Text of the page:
The Academi, ever since I was appointed to lead it in 1997, has pressed for the professionalization of writers. Big in the world, with opportunity before them, paid appropriately, and delivering the goods. Amateurs in Wales have a very real place but they need something against which to be measured. This need to make our authors professional continues to be at the centre of Literature Wales. Rates may not have gone up much in a decade but opportunity and perception certainly have. Those among us who get by on income derived from their skill with words – Gwyneth Lewis, Owen Sheers, Menna Elfyn, Nigel Jenkins, Robert Minhinnick, and Gillian Clarke among them – struggled in the nineties. I’m sure that they still struggle today. No Rolls Royces. No pension schemes. Hard, still, to get from one month to the next. But better than it once was.

Literature Wales will put writers into schools, run competitions for fiction, verse and the art of poetry performance, offer bursaries for authors to take time out from other employment in order to write; manage festivals; organise tours; run courses for writers at the truly splendid former Lloyd George mansion of Tŷ Newydd in Gwynedd; in co-operation with partners across Wales take literature to places it rarely visits. It will work with the Health Service, local authorities, the Prison Service, and social services to increase the number of ways in which literature can help our society, heal it, remove its conflicts and its devastations.

How Did We Get Here From There?

The answer depends on precisely where there was. For me it was a 1997 conversation in a quiet corner of the Friary-sited Oriel Bookshop. It was owned at that time by The Stationery Office, a group of venture capitalist backed operators who were later to abandon the shop’s Welsh-cultural content and then close it as a loss maker. Twenty years of culture build down the pan. I was the manager. The conversation was with John Pikoulis who, with the backing of M Wynn Thomas, Gerwyn Wiliam, John Osmond, Ned Thomas and Harri Pritchard Jones, wanted to save the threatened Welsh Academy by bidding for the Arts Council franchise to run a new literature promotion agency . Would I like to front it? Too right I would. In the face of at least 14 other credible bids we won.

What I discovered inside the run-down, carpetless Mount Stuart Square offices was not One Wales. Far from it. The Welsh and English sections of the august Society for Writers (founded 1959) might have shared a kettle but that was pretty much all. They ran unconnected phone systems, had separate financial accounts, used different banks, kept different hours, and sat on unmatching chairs in separate offices. Even their computers did not communicate – Macs on one side, PCs on the other. No internet. The internet then was just being born.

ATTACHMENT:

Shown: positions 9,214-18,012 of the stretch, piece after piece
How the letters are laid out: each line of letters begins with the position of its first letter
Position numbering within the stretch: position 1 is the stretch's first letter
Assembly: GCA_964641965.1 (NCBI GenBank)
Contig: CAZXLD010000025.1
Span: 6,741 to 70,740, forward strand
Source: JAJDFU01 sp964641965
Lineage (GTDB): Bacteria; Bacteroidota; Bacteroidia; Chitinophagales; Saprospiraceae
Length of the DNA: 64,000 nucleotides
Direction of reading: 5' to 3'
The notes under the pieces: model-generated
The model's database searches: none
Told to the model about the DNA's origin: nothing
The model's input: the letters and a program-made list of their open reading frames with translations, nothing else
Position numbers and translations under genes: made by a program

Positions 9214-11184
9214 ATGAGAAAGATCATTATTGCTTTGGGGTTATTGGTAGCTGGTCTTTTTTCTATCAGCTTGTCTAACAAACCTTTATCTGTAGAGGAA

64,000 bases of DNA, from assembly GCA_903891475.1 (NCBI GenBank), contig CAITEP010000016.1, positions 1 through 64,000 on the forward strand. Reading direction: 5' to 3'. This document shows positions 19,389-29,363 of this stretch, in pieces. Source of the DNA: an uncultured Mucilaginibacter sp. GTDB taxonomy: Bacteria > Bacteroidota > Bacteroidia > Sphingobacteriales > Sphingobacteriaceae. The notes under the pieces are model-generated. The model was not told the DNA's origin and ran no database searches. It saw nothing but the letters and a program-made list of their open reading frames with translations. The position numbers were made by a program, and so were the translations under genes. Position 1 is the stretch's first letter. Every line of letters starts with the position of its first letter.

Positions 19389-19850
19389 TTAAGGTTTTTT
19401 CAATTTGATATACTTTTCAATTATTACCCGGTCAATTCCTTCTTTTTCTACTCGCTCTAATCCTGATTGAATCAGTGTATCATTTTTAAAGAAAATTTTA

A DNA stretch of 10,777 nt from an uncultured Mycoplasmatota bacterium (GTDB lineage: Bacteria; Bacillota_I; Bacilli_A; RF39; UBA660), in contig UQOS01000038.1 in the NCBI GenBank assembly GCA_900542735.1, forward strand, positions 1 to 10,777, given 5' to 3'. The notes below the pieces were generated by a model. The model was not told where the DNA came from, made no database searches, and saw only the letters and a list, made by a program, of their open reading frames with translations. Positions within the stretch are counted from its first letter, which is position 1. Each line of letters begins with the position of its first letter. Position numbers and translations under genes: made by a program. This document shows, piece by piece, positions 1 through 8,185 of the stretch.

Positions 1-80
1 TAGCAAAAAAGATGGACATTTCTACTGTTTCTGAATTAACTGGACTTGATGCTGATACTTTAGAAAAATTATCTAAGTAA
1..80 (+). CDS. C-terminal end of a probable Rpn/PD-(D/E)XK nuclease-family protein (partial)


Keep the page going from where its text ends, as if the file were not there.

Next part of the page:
Down the road at Crickhowell House the brand new Welsh Assembly was getting into gear. Companies across the country were rebranding themselves with Wales in mind. Dragon Cabs, Dragon Security, Dragon Couriers, Dragon Rescue, Dragon Pies. Shirley Bassey was ironing her red dragon dress. Make Wales one. Show it as it is. End the divisions, linguistic, social, economic, and cultural. That’s what the new Academi would do. Bring our literature together in one place and make it swing.

What do you think I should do first, I asked John Osmond, IWA director, and at that time an Academi Board member. Make a lot of noise, he replied. I’ve done my best.

Where Are The Enemies?

Not everyone loves you, even with something as all-embracing and ultimately satisfying as literature. There are writers out there who are forever uncovering conspiracies to keep them away from success. There are those who, in the face of uncontroversial evidence to the contrary, still insist that they’ve been ignored. Those who cannot understand that where more people live there is often a greater occurrence of activity. Those who think that despite us pouring hundreds of pounds into their literary activities that at bottom we really doubt their talent. Those who imagine others are stealing their plot ideas and masquerading them as their own. And those who somehow just don’t like what we do because, perhaps, it is us that’s doing it and not them. It’s an unfair world. Although I have spent these past thirteen or so years desperately trying to iron out the bumps.

Perhaps the biggest problem is not the writers nor their audience but the bureaucracy that surrounds them. We live in a world obsessed with the collection of data. Of action plans, compacts, targets, visions, memos of understanding and tabulated projections. In my time behind the wheel I’ve seen, year on year, that vociferous data monster grow and grow.